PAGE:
WVU freshman wrestler McRill making his mark on program

MORGANTOWN — Sammie “The Bull” Henson wanted Brenden McRill wrestling in a WVU singlet after watching him compete for Davison (Mich.) High’s storied program.

He admired the young man’s motor, which never seemed to stop on the mat.

“One of the reasons I recruited him is because he had a gas tank,” the Mountaineers’ head man said. “He can go hard.”

That’s the only way the true freshman knows how to wrestle, as he demonstrated in a Jan. 7 14-8 win over North Dakota State’s Nick Knutson in their

184-pound match.

McRill bolted to an early advantage and never let up in earning his second straight dual-match victory.

“Coming from my roots — Davison High — one thing that was stressed a lot is keep going, especially when you are tired,” said McRill, who chose WVU over Michigan and Central Michigan.

“Keep pushing the pace. You get to a point where you don’t think about it. You just keep going. It’s just a gift, I guess.”

McRill couldn’t have asked for better wrestling role models as he grew up in the sport in Davison, a Flint suburb with a population of 5,000.

A number of Davison High wrestlers made their mark on the college landscape. Brent Metcalf went 228-0 at Davison, claiming four Michigan state titles before winning two NCAA championships at Iowa.

Trevor Perry was a three-time All-American at Indiana, while Jon Reeder (Iowa State) and Paul Donahoe (Nebraska, Edinboro) excelled in the collegiate ranks as well.

“Those were definitely big shoes to fill,” McRill said. “Growing up around that, you see that and you want to be a part of that and be one of those guys everyone looks up to.”

McRill was an exceptional all-around athlete in high school. Besides capturing two straight wrestling state titles, at 189 pounds, he quarterbacked the Davison football team to a 10-1 record his senior season and was a standout pitcher in baseball.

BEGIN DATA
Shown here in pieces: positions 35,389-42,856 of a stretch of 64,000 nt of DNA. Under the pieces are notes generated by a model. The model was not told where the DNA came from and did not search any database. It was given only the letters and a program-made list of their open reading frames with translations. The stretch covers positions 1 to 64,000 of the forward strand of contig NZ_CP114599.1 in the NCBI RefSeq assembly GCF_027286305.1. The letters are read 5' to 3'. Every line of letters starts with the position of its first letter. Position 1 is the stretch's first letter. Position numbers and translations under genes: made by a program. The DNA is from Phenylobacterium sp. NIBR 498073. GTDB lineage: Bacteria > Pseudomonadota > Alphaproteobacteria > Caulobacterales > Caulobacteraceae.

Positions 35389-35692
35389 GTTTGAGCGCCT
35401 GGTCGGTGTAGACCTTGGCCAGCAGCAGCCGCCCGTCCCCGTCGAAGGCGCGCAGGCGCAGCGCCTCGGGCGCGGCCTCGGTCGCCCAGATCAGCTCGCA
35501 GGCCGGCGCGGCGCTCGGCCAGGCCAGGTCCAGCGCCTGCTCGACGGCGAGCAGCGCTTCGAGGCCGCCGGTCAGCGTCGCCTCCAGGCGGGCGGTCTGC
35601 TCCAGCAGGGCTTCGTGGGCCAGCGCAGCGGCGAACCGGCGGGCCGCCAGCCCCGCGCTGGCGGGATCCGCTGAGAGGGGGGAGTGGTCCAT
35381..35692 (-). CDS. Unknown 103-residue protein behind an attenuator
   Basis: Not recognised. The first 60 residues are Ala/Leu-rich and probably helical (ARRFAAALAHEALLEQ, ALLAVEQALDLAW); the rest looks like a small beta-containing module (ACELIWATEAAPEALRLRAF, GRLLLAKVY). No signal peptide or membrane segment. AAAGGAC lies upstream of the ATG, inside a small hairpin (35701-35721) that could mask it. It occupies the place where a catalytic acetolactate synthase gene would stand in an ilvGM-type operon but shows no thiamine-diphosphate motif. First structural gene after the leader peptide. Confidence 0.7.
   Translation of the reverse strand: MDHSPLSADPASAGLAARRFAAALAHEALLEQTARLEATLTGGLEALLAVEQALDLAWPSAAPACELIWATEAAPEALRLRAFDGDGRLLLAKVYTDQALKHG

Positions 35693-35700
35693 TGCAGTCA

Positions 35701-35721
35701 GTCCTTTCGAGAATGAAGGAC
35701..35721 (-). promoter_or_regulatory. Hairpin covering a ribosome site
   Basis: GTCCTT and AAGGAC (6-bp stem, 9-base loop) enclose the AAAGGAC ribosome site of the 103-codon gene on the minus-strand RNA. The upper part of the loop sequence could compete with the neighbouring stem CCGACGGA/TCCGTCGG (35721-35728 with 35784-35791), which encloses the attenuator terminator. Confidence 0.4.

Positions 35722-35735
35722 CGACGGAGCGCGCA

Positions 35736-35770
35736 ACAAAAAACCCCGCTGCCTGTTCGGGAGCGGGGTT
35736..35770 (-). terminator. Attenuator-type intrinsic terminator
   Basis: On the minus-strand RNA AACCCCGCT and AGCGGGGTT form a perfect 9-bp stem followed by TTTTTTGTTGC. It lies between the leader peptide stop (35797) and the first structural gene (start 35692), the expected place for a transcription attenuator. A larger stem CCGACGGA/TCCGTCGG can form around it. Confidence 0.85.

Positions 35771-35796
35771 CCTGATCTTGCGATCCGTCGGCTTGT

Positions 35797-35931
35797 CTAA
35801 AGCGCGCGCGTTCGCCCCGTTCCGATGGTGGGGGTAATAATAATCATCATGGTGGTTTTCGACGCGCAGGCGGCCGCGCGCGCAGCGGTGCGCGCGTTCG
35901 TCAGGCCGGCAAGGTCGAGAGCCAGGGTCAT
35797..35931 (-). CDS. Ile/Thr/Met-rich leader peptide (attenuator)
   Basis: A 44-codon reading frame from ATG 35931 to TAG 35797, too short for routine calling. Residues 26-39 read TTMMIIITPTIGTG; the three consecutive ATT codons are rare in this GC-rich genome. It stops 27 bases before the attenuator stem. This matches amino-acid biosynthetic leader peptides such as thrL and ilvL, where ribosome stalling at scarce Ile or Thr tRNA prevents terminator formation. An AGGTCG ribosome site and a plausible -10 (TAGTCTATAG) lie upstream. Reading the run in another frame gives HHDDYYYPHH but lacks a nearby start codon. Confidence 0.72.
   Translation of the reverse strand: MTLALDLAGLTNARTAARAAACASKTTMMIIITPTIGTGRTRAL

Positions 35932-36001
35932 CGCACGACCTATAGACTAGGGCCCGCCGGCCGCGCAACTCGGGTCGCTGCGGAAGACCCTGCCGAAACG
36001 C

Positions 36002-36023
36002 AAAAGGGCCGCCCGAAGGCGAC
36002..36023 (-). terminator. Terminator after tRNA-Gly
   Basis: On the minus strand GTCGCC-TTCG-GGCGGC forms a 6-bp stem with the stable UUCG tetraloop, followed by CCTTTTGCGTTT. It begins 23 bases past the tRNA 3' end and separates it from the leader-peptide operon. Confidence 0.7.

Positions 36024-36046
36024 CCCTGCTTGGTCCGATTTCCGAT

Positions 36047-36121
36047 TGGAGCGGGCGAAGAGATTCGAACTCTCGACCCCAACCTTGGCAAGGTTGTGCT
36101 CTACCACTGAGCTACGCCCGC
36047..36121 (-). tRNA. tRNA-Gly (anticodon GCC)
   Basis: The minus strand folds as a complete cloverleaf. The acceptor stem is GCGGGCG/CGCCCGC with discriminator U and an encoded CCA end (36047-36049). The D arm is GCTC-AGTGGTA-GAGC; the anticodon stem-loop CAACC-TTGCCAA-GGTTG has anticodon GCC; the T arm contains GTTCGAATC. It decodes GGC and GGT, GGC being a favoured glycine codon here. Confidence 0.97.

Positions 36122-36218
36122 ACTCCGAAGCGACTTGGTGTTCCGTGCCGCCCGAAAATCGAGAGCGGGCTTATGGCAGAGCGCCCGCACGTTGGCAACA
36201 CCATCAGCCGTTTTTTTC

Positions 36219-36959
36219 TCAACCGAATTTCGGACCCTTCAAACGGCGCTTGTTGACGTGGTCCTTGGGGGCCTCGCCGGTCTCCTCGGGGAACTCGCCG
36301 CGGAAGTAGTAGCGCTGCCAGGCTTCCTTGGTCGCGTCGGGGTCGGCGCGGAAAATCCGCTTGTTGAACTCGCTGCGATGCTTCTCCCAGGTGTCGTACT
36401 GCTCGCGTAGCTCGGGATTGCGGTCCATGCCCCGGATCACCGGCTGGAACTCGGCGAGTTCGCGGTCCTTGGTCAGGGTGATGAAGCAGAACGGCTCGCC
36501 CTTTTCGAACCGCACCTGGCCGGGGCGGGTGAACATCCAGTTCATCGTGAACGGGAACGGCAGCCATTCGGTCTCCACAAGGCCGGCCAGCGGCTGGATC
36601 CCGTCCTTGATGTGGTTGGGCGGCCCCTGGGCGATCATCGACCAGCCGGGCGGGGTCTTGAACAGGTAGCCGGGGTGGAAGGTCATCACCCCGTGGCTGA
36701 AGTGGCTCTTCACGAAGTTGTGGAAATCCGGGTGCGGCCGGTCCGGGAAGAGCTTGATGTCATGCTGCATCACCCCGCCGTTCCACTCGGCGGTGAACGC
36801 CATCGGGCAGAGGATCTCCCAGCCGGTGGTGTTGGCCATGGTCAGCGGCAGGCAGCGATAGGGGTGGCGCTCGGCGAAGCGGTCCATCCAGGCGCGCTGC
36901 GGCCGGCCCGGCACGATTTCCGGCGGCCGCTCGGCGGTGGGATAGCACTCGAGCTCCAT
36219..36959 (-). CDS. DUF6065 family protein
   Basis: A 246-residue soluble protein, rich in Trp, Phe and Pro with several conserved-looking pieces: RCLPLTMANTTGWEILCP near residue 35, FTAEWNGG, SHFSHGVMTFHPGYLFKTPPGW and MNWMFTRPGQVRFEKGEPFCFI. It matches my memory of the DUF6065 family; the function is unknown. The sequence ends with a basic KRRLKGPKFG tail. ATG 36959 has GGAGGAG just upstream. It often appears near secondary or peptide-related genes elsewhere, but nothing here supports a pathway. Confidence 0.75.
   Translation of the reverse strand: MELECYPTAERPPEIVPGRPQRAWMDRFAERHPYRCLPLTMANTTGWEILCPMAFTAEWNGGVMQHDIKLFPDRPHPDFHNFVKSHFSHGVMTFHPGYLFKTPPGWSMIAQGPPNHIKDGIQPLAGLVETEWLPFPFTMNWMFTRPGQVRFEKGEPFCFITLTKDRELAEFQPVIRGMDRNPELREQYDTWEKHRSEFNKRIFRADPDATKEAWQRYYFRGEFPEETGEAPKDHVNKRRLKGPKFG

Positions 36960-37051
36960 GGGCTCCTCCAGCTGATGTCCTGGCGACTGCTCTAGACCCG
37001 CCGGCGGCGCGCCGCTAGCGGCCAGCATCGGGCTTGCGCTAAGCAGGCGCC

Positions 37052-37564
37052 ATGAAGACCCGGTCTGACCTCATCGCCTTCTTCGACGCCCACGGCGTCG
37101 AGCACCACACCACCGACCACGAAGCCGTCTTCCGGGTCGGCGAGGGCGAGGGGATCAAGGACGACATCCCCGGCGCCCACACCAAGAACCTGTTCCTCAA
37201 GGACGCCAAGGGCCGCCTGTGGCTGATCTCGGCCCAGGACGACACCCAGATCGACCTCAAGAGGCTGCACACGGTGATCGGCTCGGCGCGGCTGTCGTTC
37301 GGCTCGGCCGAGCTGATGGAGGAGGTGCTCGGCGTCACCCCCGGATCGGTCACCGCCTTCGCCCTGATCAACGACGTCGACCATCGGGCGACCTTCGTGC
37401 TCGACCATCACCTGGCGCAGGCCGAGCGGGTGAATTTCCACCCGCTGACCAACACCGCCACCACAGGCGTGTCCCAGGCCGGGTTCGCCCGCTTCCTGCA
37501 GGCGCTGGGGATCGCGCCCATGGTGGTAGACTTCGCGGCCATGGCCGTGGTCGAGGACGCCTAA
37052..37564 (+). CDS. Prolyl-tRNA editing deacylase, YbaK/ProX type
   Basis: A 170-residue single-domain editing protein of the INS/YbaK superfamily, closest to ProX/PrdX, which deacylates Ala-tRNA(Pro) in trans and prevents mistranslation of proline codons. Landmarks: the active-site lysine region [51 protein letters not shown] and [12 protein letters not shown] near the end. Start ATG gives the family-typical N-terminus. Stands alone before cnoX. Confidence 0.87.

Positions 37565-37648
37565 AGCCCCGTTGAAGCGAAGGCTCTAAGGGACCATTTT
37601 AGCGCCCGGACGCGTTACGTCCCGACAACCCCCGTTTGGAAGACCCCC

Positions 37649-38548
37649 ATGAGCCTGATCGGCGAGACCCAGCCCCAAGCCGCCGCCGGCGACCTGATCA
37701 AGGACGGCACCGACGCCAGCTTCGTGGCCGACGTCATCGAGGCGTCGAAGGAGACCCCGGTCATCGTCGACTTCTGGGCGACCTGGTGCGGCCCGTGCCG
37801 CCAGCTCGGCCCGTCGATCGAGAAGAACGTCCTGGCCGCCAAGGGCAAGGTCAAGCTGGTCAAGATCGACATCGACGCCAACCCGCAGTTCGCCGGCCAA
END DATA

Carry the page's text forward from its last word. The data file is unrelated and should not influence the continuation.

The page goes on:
His prep accolades mean nothing in college, though. College wrestling has been eye-opening for McRill

(7-9), who faced two top-10 competitors in the first two months of his college career.

McRill dropped a 14-2 major decision to Virginia Tech’s No. 7-ranked Zack Zavatsky and a 6-0 decision against No. 8 Jordan Ellingwood, of Central Michigan.

“It’s actually a lot tougher than I thought it was going to be,” he said. “The first couple of matches getting out there it was not like high school at all.

“It was definitely another level. It took time to adjust. I’m starting to get a feel for it, working with coaches and other teammates and having great leaders like Jake (Smith), Zeke (Moisey) and Parker (VonEgidy) helped me develop as a wrestler and a person. It’s where I want to be right now, and it’s good to have them supporting me.”

Most true freshmen redshirt, but a spot at 184 pounds opened up when VonEgidy moved to

174 pounds.

“Normally we like to have them redshirt, but with Brenden one of the deals when I signed him was if we needed him we’d go with him,” Henson said. “I knew he was mature enough to handle it.”

His first 16 college matches have also underscored the importance of conditioning. He realizes he can’t wrestle five minutes of a seven-minute match and expect to prevail.

“Everyone wrestles hard; everyone wrestles a complete match,” McRill said. “Everyone is in shape. That’s something you don’t see in high school as much.

“Where I need to improve is seeing my shots a lot more and keeping the pace going and keeping how I feel in the first period the same in the third.”

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